Town House (1918-Present)

1 Grove Street

Designed to coordinate with the Historical Society building, under construction at the same time, it was modeled after Bulfinch's 1905 [sic 1806] redesign of Faneuil Hall in Boston. These 2 harmonizing buildings formed the core of the civic center on Grove Street. 

The Opera House, which stood on this location (1861-1916) was razed in 1917 after damage from 3 fires in 7 years. 

At a special town meeting, June 10th, 1916, by a vote of 324 to 14, the town approved $60,000 for this new building. Constructed by J.H. Mendell Co. of Manchester, it was completed in less than 1 year, despite labor and supply problems. It was a building for the people for generations to come an intended as an "inspiration for each ... structure in town."

SOURCE: Peterborough Heritage Commission (2007)

The Town House is noteworthy for its resemblance to Faneuil Hall in Boston. Substantial renovations to the interior were completed in 1995.

SOURCE: A Walking Tour of PETERBOROUGH New Hampshire


The 1886 Town House burned.


The new Town House

SOURCE: Our Changing Town, Vol II, page 399

At a meeting of the town, March 13, 1860, it was voted to build a town-house; and, agreeable to this vote, a town-hall of large dimensions was erected during the year 1860.

It is a large building, fifty-five feet by eighty-five feet. The hall is on the second story, and the entrance is by stone steps on the north end of the building.

This floor embraces a large hall, sixty-four and a half feet by fifty-five feet, and two anterooms, an entrance to hall and rooms, besides a passage-way to the attic, which is occupied by the Odd Fellows. The basement story is divided into four apartments, which are rented for various purposes, in the south of which the town library is placed.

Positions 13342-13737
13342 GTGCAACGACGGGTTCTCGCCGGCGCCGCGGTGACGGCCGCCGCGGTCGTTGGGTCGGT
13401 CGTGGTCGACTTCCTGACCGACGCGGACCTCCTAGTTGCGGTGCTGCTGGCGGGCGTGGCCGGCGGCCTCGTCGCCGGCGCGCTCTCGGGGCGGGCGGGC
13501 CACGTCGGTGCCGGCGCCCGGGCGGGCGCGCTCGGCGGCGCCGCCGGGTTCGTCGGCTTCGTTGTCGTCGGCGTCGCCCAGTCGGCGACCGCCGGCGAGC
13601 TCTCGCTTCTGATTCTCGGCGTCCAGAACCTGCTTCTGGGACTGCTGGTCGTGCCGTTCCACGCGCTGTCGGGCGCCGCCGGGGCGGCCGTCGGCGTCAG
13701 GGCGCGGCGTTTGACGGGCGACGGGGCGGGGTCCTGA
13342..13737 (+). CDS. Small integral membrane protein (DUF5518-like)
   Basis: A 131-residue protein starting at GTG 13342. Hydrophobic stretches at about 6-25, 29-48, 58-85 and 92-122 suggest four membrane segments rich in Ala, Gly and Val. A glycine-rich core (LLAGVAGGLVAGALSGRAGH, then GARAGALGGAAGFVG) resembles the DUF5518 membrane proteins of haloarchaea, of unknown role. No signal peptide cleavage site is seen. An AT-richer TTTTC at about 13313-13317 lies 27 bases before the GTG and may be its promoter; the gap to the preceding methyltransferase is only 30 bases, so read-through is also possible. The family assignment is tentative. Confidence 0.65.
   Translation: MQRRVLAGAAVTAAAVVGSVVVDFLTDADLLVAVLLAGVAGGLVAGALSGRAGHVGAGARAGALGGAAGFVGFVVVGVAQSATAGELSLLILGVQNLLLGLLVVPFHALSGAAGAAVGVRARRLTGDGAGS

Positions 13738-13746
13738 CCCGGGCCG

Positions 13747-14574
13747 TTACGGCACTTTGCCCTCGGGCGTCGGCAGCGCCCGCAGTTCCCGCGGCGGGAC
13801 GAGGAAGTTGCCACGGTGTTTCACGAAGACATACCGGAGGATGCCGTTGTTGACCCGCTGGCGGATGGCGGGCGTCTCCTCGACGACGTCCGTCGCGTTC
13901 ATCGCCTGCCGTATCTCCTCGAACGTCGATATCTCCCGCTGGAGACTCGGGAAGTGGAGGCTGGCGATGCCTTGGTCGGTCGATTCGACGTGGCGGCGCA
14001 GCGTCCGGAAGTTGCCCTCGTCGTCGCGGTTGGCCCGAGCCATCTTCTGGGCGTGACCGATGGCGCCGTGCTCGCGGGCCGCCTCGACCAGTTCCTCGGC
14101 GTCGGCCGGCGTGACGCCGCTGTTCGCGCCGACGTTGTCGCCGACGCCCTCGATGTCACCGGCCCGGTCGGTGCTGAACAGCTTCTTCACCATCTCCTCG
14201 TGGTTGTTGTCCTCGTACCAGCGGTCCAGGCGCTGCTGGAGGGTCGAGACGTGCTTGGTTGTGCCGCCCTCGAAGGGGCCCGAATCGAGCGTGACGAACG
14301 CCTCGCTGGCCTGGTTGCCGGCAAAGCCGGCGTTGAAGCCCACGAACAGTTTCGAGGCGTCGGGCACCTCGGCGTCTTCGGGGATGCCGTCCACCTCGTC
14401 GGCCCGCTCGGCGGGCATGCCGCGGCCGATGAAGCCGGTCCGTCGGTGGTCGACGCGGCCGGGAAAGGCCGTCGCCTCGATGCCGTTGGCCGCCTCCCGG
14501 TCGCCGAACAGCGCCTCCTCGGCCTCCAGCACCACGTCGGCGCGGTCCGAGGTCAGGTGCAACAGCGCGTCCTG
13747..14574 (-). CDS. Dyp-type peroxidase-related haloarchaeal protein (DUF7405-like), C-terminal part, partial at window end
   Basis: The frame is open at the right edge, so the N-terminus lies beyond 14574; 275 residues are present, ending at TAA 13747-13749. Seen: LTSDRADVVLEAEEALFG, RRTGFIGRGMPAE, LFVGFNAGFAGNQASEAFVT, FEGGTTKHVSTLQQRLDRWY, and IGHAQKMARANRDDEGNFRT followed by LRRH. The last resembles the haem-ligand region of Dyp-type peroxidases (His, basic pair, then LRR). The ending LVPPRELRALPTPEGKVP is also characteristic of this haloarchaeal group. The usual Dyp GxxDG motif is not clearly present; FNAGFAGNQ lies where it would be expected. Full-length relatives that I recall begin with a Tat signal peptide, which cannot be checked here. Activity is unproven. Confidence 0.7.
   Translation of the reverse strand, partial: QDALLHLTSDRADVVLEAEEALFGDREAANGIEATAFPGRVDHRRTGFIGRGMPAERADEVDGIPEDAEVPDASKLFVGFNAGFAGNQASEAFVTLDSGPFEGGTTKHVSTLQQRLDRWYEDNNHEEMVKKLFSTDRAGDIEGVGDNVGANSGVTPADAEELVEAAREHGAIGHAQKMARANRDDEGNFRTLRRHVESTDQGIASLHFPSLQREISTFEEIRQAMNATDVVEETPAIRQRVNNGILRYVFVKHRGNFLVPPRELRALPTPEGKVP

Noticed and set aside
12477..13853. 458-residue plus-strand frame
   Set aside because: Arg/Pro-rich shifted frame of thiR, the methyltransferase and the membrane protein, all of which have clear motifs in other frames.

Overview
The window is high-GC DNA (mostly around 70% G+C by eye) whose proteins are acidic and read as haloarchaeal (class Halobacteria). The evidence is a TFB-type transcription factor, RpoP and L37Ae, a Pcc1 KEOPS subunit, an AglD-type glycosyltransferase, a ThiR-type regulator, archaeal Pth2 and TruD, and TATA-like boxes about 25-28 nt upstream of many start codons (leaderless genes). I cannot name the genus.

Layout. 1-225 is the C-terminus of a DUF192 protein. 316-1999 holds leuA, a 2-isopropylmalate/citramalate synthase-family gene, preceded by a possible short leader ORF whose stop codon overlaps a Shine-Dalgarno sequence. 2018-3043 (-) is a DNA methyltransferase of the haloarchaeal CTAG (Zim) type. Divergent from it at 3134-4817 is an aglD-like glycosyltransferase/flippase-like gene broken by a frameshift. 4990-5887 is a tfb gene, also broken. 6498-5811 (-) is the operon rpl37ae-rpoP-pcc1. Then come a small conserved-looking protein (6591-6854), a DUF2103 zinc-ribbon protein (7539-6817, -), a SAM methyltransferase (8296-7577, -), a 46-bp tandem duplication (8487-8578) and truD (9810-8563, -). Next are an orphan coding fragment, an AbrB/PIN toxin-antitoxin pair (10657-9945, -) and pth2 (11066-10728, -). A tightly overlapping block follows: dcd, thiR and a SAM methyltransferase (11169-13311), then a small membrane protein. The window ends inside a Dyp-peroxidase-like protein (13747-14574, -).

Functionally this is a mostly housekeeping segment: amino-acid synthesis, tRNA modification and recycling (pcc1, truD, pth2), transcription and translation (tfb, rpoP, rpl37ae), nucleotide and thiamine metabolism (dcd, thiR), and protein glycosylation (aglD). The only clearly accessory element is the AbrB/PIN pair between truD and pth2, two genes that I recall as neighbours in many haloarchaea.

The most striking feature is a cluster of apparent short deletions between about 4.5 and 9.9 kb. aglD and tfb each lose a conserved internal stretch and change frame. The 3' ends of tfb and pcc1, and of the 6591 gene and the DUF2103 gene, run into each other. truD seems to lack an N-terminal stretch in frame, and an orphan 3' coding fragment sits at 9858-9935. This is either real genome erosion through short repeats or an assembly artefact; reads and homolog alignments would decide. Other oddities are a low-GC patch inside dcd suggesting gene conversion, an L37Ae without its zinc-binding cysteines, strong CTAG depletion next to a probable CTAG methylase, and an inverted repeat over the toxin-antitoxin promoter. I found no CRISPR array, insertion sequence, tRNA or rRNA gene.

It is a handsome and imposing edifice, but has never proved satisfactory for the purposes for which it was intended. The hall was constructed from an imperfect and incorrect plan, and which did not accord with any acoustic principles; so that both speaking and hearing are both difficult in the same. No remedy for this great defect has yet been devised, and it has to be endured with all of its inconveniences.

SOURCE: History of the Town of Peterborough (1876), pages 228.

Immediately after this [1916] fire a Town Meeting was held on June 10, 1916, in the old Phoenix Mill building and it was voted to appropriate $60,000 to build a new Town Hall of two stories and to eliminate the stores. A committee of five was put in charge of the matter and it was voted that the town borrow and appropriate for the construction of the building a sum not to exceed $60,000. Until the new building was completed, Town Meetings were held in the Gem Theater which was then located on School Street on the present site of the Community Theater. The building as we know it was designed by B.F.W. Russell as architect and built by the J.H. Mendell Company of Manchester as general contractor. At the March meeting in 1917 an additional $8,000 was appropriated to provide for a tower, stage fittings, furniture, and interior painting. The building, costing a total of $68,000, was completed and open for inspection on Tuesday, March 5, 1918. It was first used for the Town Meetings a week later on March 12 of that year.

SOURCE: History of Peterborough, New Hampshire, Vol 1, pages 107-108.